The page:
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One Simple Step to Protect Your Dog from Deadly Parvo

One Simple Step to Protect Your Dog from Deadly Parvo

 

Written by Katie McDougall of Virginia (USA)

I was found on a cold, wet day in March in an alley of Richmond, Virginia.  I was huddled in a corner, drenched and shaking.  The people who found me could tell I was a puppy, “four months old maybe” they said, and they tried to tempt me with treats but I didn’t move at all.  The lady noticed I had a leaf in my mouth and brushed it away. I was too tired to do it myself. She put a spoon full of peanut butter under my nose.  I tried to look at the food, but all I could do was blow a bubble from my mouth. The man with her wrapped me in a towel and picked me up and carried me into their home.  They put me in a dry, warm kennel, covered me with blankets and put a heater nearby.  The daughter came over and talked very gently to me while the man examined me and said I had no visible injuries.  He warmed my paws and body by massaging me.

It Felt So Good, I Was So Thirsty

I started to feel better and when the man’s big dog came into the room and drank from her water bowl. I went over and took a drink too.  It felt so good, I was so thirsty.  That’s when the people noticed how thin I was.  When I couldn’t keep down the water I drank, the lady said I was probably severely dehydrated and she fed me droplets of Pedialyte.  She gave me 4 ccs every 20 minutes and she was very happy when I kept that down for an hour.  Then everything came up again and the people looked concerned.  They wrapped me in a blanket and drove me to a doggie hospital.

The people at the hospital were very nice to us, but the lady started crying really hard.    The vet told the lady I have a disease called parvo that is a highly contagious virus mainly affecting dogs. The disease  is spread from dog to dog by direct or indirect contact with their feces. It can be especially severe in puppies like me that are not protected by a simple, inexpensive vaccination.  Without treatment, 91% of unvaccinated puppies that contract parvo die.  The staff explained that animal control will not accept animals with parvo and that they would put me to sleep.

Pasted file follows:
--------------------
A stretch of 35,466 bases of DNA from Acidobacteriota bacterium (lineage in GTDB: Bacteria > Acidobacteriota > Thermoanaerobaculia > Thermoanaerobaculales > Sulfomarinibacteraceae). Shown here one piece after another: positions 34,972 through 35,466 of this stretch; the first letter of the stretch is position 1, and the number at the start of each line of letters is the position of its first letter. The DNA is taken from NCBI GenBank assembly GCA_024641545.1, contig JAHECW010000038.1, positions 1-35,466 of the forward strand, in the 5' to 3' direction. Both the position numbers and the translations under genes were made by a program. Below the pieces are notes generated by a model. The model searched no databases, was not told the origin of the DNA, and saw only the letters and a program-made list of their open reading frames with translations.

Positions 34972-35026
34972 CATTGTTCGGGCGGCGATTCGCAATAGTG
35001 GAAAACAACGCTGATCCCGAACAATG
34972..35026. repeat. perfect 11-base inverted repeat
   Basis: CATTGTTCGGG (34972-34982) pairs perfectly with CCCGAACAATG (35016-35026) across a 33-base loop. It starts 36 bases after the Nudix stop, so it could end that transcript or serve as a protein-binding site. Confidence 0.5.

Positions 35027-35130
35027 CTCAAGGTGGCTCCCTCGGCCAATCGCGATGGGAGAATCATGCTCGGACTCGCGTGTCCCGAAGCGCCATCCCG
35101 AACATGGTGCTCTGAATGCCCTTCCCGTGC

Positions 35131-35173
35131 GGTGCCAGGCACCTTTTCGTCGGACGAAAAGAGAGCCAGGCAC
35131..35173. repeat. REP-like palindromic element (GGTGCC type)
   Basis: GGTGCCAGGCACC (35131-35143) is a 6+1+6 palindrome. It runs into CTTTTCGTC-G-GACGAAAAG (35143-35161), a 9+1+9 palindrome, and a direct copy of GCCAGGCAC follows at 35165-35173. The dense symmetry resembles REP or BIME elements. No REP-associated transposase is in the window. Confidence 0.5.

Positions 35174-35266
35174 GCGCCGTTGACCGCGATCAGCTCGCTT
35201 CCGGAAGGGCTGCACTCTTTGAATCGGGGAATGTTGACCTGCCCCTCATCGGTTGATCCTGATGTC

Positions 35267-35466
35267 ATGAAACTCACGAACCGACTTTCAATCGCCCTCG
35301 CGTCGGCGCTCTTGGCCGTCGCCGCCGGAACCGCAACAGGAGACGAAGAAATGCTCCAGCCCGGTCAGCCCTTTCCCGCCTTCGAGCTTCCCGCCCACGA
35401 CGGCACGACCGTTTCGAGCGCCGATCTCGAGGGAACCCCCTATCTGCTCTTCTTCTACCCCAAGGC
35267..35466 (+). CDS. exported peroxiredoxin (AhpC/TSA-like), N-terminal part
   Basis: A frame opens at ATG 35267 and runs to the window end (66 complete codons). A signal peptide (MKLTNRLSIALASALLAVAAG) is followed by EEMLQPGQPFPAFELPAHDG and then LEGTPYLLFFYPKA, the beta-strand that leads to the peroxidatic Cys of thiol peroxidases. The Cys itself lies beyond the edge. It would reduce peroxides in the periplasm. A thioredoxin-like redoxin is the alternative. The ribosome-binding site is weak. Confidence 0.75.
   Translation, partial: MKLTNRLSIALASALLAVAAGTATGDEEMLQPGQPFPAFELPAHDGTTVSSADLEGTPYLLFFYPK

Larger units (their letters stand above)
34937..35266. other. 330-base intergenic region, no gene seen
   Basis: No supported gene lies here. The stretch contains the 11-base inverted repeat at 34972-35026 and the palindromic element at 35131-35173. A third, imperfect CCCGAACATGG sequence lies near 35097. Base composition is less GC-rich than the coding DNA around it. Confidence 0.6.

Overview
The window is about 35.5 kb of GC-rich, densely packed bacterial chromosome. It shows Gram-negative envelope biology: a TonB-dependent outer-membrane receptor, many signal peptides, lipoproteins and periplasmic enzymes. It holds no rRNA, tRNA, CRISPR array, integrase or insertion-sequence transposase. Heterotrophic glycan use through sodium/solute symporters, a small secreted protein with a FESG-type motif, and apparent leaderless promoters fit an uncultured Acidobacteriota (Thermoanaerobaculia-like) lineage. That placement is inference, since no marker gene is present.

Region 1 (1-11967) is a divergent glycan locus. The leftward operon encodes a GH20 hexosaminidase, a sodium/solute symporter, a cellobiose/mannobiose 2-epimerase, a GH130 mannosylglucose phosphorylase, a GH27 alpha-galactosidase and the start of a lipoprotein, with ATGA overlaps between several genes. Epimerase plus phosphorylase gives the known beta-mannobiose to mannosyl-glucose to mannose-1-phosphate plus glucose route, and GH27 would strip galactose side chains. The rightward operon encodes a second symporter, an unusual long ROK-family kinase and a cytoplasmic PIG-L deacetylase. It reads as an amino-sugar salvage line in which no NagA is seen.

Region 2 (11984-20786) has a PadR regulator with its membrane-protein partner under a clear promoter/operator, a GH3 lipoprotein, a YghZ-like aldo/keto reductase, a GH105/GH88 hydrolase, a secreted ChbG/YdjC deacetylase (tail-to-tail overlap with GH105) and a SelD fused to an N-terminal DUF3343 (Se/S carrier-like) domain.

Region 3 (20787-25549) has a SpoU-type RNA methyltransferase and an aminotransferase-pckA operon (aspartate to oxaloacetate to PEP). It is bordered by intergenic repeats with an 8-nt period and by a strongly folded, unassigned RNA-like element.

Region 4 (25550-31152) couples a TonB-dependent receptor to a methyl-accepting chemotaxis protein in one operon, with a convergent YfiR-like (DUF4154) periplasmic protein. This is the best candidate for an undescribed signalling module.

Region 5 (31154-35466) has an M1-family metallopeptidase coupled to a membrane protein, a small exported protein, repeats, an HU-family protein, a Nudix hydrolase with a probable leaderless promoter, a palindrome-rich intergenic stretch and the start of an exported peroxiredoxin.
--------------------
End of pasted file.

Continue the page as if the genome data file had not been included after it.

Would the humane thing be to put me to sleep?

The vet said parvo has two distinct presentations, either a cardiac or intestinal form and that I had the intestinal form.  When she tried to take my temperature rectally, the thermometer came out bloody.  She said survival in puppies usually depends on how quickly parvo is diagnosed, the age of the animal and how aggressive the treatment is. Treatments for severe cases that are not caught early involve extensive hospitalization, due to the severe dehydration and damage to the intestines and bone marrow. The common signs of the intestinal form are severe vomiting and severe hemorrhagic (bloody) diarrhea. The cardiac form causes respiratory or cardiovascular failure in young puppies.

They told the lady she had done the humane thing and they would put me to sleep so I wouldn’t suffer anymore.  But as the doctor was leaving the room, the lady cried out, “I want to give him a chance to live!”  Then lots of people rushed in, wrapped me in more blankets and I was admitted to the hospital.

Round-the-Clock Battle Begins The vet said for me to live, I would need to stay in the hospital and receive treatments of crystalloid IV fluids and/or colliods, antinausea injections (antiemetics) such as metoclopramide, dolasetron, ondansetron and prochlorperazine, and antibiotic injections such as cefoxitin, metronidazole, timentin, or enrofloxacin.  She told the lady that because I needed IV fluids and antibiotic injections, the lady could not do this herself at home.  They said I would have to be monitored because each time I vomited or had diarrhea, they would need to give me an equal amount of fluid intravenously to keep me from dying of dehydration.  Then the vet said that my chance of survival with treatment was about 60 percent.